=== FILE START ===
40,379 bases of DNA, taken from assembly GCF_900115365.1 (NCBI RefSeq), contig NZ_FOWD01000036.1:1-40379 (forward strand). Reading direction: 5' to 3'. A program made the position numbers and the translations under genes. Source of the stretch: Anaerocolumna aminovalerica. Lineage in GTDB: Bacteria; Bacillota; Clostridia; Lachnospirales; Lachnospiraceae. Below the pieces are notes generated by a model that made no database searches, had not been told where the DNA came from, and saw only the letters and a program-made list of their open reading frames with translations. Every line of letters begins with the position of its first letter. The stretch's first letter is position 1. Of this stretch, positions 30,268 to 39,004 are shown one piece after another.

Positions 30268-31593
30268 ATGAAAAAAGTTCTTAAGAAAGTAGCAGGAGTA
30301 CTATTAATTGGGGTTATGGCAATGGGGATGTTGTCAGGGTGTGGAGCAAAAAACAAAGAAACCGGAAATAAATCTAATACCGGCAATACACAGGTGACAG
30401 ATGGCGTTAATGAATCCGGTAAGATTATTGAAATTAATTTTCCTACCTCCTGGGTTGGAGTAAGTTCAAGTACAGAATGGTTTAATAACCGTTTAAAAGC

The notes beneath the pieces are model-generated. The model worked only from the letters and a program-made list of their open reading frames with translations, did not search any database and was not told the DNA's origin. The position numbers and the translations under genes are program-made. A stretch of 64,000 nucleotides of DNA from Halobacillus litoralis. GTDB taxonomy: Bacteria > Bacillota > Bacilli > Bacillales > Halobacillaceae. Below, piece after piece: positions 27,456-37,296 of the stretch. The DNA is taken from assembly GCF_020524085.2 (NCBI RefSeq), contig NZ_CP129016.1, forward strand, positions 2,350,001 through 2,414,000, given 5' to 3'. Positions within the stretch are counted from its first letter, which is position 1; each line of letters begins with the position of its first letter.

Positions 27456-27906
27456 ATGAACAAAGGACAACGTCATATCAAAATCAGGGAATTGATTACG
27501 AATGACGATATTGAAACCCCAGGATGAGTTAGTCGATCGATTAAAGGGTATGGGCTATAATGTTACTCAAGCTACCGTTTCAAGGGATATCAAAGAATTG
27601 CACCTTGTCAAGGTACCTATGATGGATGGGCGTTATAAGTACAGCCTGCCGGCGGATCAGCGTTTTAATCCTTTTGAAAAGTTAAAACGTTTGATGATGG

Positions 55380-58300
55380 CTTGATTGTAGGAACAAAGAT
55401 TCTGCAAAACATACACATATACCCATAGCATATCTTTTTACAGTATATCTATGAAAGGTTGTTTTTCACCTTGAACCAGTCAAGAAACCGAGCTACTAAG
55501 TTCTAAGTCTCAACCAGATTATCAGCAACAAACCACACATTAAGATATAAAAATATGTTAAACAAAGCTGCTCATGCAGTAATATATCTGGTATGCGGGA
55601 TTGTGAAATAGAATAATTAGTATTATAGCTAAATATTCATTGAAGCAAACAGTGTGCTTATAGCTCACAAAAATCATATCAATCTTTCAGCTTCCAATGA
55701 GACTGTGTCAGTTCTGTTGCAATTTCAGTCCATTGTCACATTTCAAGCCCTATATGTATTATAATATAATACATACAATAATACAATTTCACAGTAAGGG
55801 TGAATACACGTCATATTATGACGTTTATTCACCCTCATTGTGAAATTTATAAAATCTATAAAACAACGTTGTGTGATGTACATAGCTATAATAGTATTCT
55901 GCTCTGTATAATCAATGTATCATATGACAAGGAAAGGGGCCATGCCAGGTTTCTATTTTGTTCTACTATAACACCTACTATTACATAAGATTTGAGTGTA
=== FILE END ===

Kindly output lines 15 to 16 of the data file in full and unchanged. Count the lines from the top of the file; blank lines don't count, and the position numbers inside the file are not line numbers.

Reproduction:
55601 TTGTGAAATAGAATAATTAGTATTATAGCTAAATATTCATTGAAGCAAACAGTGTGCTTATAGCTCACAAAAATCATATCAATCTTTCAGCTTCCAATGA
55701 GACTGTGTCAGTTCTGTTGCAATTTCAGTCCATTGTCACATTTCAAGCCCTATATGTATTATAATATAATACATACAATAATACAATTTCACAGTAAGGG